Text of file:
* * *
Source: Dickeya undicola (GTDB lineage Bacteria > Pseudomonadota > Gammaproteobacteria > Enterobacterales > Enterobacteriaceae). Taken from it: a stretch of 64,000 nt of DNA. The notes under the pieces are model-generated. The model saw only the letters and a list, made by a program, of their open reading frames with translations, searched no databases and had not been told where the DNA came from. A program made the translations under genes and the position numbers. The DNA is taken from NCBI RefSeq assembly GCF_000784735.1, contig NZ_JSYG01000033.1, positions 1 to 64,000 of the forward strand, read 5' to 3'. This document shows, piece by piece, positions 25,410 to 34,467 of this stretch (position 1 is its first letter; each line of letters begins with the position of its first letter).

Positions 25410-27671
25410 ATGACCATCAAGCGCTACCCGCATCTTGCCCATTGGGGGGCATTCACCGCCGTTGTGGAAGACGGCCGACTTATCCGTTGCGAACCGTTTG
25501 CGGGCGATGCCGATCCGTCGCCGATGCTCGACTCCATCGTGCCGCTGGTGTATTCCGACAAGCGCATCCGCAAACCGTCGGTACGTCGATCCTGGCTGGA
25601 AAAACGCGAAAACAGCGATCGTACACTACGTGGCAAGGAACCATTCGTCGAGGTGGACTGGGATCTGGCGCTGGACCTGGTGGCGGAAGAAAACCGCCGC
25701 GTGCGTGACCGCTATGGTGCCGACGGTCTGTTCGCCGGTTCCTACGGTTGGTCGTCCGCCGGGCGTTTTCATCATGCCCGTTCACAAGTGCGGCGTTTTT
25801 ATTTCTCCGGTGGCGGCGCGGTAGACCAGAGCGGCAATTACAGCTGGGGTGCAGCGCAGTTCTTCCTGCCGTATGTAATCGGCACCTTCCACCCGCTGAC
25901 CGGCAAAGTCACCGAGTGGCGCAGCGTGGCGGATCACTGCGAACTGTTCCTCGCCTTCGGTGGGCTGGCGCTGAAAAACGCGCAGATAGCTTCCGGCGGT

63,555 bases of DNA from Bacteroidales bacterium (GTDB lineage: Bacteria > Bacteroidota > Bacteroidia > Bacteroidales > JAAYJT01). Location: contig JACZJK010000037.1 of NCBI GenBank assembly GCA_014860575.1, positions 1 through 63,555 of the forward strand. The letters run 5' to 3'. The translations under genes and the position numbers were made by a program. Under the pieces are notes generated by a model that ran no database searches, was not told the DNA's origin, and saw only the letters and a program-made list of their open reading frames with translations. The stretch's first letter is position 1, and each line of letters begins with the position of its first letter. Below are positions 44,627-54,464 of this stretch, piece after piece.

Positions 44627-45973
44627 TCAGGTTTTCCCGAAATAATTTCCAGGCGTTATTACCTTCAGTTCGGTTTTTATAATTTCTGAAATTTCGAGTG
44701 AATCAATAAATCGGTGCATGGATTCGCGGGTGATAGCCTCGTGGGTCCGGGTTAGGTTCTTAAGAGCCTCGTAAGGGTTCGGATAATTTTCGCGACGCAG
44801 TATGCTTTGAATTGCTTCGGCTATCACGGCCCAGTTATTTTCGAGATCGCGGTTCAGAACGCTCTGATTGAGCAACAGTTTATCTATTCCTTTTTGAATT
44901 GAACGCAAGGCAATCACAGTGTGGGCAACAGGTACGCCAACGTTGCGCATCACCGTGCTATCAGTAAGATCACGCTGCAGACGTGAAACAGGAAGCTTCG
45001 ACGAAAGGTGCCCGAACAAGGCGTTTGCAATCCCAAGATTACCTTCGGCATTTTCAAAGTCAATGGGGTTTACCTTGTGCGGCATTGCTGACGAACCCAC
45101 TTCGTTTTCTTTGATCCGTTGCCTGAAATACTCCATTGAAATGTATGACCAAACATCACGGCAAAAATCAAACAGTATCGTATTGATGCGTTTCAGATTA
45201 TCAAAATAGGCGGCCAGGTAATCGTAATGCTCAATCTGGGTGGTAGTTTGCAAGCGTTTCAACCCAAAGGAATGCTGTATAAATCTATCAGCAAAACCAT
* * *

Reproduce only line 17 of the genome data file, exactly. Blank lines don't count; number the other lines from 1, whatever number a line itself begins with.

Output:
45201 TCAAAATAGGCGGCCAGGTAATCGTAATGCTCAATCTGGGTGGTAGTTTGCAAGCGTTTCAACCCAAAGGAATGCTGTATAAATCTATCAGCAAAACCAT